Bhota, Bhōta, Bhoṭa: 8 definitions
Bhota means something in Buddhism, Pali, Hinduism, Sanskrit, Marathi. If you want to know the exact meaning, history, etymology or English translation of this term then check out the descriptions on this page. Add your comment or reference to a book if you want to contribute to this summary article.
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General definition (in Hinduism)Source: archive.org: Indian Historical Quarterly Vol. 7
Bhoṭa (भोट) is the name of a country classified as Kādi (a type of Tantrik division), according to the 13th century Sammoha-tantra (fol. 7).—There are ample evidences to prove that the zone of heterodox Tantras went far beyond the natural limits of India. [...] The zones in the Sammoha-tantra [viz., Bhoṭa] are here fixed according to two different Tantrik modes, known as Kādi and Hādi.
Tibetan Buddhism (Vajrayana or tantric Buddhism)Source: academia.edu: A Critical Study of the Vajraḍākamahātantrarāja (II)
Bhoṭa (भोट) refers to one of the twenty-four sacred districts mentioned in the 9th century Vajraḍākatantra (chapter 18). These districts are not divided into subgroups, nor are explained their internal locations. They [viz., Bhoṭa] are external holy places, where the Tantric meting is held with native women who are identified as a native goddess. A similar system appears in the tradition of Hindu Tantrims, i.e., in the Kubjikāmatatantra (chapter 22), which belongs to the Śākta sect or Śaivism.
Bhoṭa is presided over by the Goddess (Devī) named Sahajā accompanied by the Field-protector (Kṣetrapāla) named Bhoga. Their weapon possibly corresponds to the makara and dhvaja and their abode (residence) is mentioned as being on top of the mountain.
Tibetan Buddhism includes schools such as Nyingma, Kadampa, Kagyu and Gelug. Their primary canon of literature is divided in two broad categories: The Kangyur, which consists of Buddha’s words, and the Tengyur, which includes commentaries from various sources. Esotericism and tantra techniques (vajrayāna) are collected indepently.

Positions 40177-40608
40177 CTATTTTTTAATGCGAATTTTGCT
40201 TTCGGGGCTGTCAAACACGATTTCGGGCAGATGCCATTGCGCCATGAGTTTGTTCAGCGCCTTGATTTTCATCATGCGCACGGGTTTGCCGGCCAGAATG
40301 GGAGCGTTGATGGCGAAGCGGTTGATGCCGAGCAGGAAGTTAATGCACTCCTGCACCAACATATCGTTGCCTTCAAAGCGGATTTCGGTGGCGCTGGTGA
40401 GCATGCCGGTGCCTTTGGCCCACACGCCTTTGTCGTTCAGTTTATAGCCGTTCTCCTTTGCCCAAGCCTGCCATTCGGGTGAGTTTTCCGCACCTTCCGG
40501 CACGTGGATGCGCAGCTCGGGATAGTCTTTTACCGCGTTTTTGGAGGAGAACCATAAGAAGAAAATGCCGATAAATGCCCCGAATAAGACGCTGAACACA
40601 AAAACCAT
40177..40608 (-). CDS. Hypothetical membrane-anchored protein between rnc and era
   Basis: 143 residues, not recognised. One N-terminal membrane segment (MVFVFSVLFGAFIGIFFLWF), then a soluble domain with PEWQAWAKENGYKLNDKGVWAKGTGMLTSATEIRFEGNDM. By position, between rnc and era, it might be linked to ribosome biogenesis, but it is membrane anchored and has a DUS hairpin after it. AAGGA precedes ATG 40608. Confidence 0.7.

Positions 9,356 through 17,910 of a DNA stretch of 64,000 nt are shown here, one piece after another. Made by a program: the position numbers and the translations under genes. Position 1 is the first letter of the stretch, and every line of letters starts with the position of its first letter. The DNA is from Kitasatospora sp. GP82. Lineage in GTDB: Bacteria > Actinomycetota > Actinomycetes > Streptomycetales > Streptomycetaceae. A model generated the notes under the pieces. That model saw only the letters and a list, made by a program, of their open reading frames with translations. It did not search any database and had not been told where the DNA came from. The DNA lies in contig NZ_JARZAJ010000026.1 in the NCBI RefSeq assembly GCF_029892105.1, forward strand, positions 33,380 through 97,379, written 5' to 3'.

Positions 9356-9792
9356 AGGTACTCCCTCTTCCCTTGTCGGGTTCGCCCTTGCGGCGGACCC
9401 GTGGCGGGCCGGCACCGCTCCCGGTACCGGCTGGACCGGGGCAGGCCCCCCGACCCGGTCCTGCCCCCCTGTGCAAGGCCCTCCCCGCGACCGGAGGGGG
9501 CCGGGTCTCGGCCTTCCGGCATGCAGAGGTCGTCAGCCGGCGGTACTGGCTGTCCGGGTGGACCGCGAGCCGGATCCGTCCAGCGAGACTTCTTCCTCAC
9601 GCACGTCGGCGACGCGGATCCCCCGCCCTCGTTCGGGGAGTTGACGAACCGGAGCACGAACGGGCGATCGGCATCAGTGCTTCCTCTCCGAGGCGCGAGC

Languages of India and abroad
Marathi-English dictionarySource: DDSA: The Molesworth Marathi and English Dictionary
bhōta (भोत).—m A large sack for holding grain. 2 Skin peeling off. 3 A twisted cloth dipped in oil and kindled. Used by the bhōpyā people to strike upon their bodies in certain sports or rites pertaining to dēvī. 4 A fibre of the root of kētakī. Used as tying material. mārūna bhōta karaṇēṃ or māratā bhōta bharaṇēṃ (To beat one till he swells like a sack.) To beat soundly. bhōta sujaṇēṃ or hōṇēṃ To swell (and become) like a sack.
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bhōtā (भोता).—Properly bhōṃvatā &c.Source: DDSA: The Aryabhusan school dictionary, Marathi-English
bhōta (भोत).—m A large sack for holding grain.
Marathi is an Indo-European language having over 70 million native speakers people in (predominantly) Maharashtra India. Marathi, like many other Indo-Aryan languages, evolved from early forms of Prakrit, which itself is a subset of Sanskrit, one of the most ancient languages of the world.
Sanskrit-English dictionarySource: DDSA: The practical Sanskrit-English dictionary
Bhoṭa (भोट).—Name of a country (said to be the same as Tibet).
Derivable forms: bhoṭaḥ (भोटः).Source: Cologne Digital Sanskrit Dictionaries: Shabda-Sagara Sanskrit-English Dictionary
(-ṭaḥ) Tibet. “bhoṭāna deśe” .Source: Cologne Digital Sanskrit Dictionaries: Monier-Williams Sanskrit-English Dictionary
1) Bhoṭa (भोट):—m. Name of a country, Bhoṭa Tibet, [Śatruṃjaya-māhātmya] (cf. mahā-bh and, [Monier-Williams’ Buddhism 261]).
2) Bhota (भोत):—[wrong reading] for bhoṭa.
Sanskrit, also spelled संस्कृतम् (saṃskṛtam), is an ancient language of India commonly seen as the grandmother of the Indo-European language family. Closely allied with Prakrit and Pali, Sanskrit is more exhaustive in both grammar and terms and has the most extensive collection of literature in the world, greatly surpassing its sister-languages Greek and Latin.
See also (Relevant definitions)
Search found 4 books and stories containing Bhota, Bhōta, Bhōtā, Bhotā, Bhoṭa; (plurals include: Bhotas, Bhōtas, Bhōtās, Bhotās, Bhoṭas). You can also click to the full overview containing English textual excerpts. Below are direct links for the most relevant articles:
Yoga Vasistha [English], Volume 1-4 (by Vihari-Lala Mitra)
Chapter XLIX - Gadhi’s gaining of true knowledge < [Book V - Upasama khanda (upashama khanda)]
Chapter XLV - Gadhi reborn as a chandala, and made king over the kir tribe < [Book V - Upasama khanda (upashama khanda)]
The Indian Buddhist Iconography (by Benoytosh Bhattachacharyya)
The gods of northern Buddhism (by Alice Getty)
Shakti and Shakta (by John Woodroffe)